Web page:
Louise Arner Boyd (1887-1972), known as the “ice woman,” was an American who repeatedly explored and photographed the Arctic Ocean; she was also the first woman to fly over the North Pole. Born in San Rafael, California, (near San Francisco), Boyd inherited the family fortune (made by her father’s investment company) when she was 33 years old (in 1920).
Searching for Amundsen
In 1928, Boyd financed and led an expedition to find the Norwegian explorer Roald Amundsen - he had disappeared that year while on a flying rescue mission to find the Italian explorer Umberto Nobile. Boyd traveled roughly 10,000 miles (16,100 km) across the Arctic Ocean, exploring from Franz Josef Land to the Greenland Sea. Although Boyd did not find any trace of Amundsen, she was awarded the Chevalier Cross of the Order of Saint Olav by the Norwegian government.
The Greenland Expeditions
In 1931, Boyd began a series of annual scientific expeditions to the Arctic. In various trips, she and her expedition explored Greenland’s northeastern coast and glaciers (including the remote De Geer Glacier - a nearby area was later named Louise Boyd Land). In 1933, the American Geographical Society sent Boyd and her team of scientists back to northeastern Greenland to study glaciers, fjords and the nearby seas (including depth measurements).
Northeast of Norway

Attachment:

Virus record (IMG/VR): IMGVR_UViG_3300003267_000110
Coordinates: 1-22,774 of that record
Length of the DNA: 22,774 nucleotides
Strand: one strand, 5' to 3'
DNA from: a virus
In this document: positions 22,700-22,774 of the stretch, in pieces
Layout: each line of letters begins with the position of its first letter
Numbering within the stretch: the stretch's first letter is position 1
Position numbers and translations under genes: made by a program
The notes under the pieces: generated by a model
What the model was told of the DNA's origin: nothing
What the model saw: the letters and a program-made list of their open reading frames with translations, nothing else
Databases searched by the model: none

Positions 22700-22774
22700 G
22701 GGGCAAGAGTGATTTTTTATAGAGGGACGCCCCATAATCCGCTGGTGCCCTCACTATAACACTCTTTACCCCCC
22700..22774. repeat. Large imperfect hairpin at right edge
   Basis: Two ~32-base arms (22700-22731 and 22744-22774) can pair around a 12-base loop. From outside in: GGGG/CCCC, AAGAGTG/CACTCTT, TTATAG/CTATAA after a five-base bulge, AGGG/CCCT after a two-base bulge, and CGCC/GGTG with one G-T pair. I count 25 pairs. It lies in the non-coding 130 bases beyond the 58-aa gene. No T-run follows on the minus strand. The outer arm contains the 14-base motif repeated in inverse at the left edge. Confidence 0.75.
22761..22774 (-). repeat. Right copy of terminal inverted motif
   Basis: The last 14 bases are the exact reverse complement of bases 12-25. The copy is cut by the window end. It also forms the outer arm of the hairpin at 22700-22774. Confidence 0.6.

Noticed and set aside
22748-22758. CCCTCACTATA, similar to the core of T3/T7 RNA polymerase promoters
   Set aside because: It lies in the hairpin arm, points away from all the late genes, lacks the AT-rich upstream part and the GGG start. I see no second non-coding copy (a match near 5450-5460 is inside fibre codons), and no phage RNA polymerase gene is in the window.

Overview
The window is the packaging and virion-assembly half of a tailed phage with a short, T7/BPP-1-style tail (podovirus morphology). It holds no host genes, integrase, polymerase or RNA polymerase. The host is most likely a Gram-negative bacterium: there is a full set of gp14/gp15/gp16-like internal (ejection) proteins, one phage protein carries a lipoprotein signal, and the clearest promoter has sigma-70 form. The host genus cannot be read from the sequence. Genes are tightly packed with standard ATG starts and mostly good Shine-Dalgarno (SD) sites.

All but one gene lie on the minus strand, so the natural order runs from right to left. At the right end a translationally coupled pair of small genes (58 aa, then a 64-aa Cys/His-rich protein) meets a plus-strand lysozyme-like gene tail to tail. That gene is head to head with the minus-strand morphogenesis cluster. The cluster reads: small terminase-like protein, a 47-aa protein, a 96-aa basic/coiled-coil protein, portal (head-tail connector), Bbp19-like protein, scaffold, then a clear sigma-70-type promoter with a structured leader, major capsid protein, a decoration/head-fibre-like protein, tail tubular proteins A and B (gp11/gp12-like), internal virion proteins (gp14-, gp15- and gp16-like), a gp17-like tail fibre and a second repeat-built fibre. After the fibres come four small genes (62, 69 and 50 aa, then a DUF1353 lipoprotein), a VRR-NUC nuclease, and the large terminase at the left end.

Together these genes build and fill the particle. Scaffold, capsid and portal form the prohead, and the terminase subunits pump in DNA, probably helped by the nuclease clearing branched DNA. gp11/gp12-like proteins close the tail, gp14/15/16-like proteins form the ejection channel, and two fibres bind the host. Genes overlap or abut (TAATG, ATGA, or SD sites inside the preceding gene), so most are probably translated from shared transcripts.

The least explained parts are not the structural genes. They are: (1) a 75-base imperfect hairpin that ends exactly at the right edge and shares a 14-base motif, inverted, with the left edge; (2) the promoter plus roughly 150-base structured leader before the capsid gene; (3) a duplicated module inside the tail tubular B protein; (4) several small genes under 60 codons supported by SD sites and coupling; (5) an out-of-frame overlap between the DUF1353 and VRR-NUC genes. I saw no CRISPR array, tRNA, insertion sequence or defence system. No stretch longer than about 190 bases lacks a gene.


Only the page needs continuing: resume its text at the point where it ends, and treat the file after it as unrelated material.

Her expeditions to the Arctic Ocean northeast of Norway in 1937 and 1938 discovered an underwater mountain ridge between Jan Mayen Island and Bear Island. During early World War 2 (from 1939 until 1941), she did not go to the Arctic.
US Government Mission
In 1941, Boyd was sent to the Arctic by the US government’s National Bureau of Standards to study the effects of polar magnetic fields on radio communications (the magnetic field of the Earth, very strong at the poles, interferes with radio signals).
The North Pole Flight
In 1955, Boyd flew over the North Pole. She was 68 years old and was the first woman to fly over the North Pole; the 16-hour flight was on a chartered DC-4 airplane. Boyd wrote many articles about her adventures and also wrote two books, The Fjord Region of East Greenland (1935) and The Coast of Northeast Greenland (1948). Boyd died in San Francisco, CA, in 1972 at the age of 85.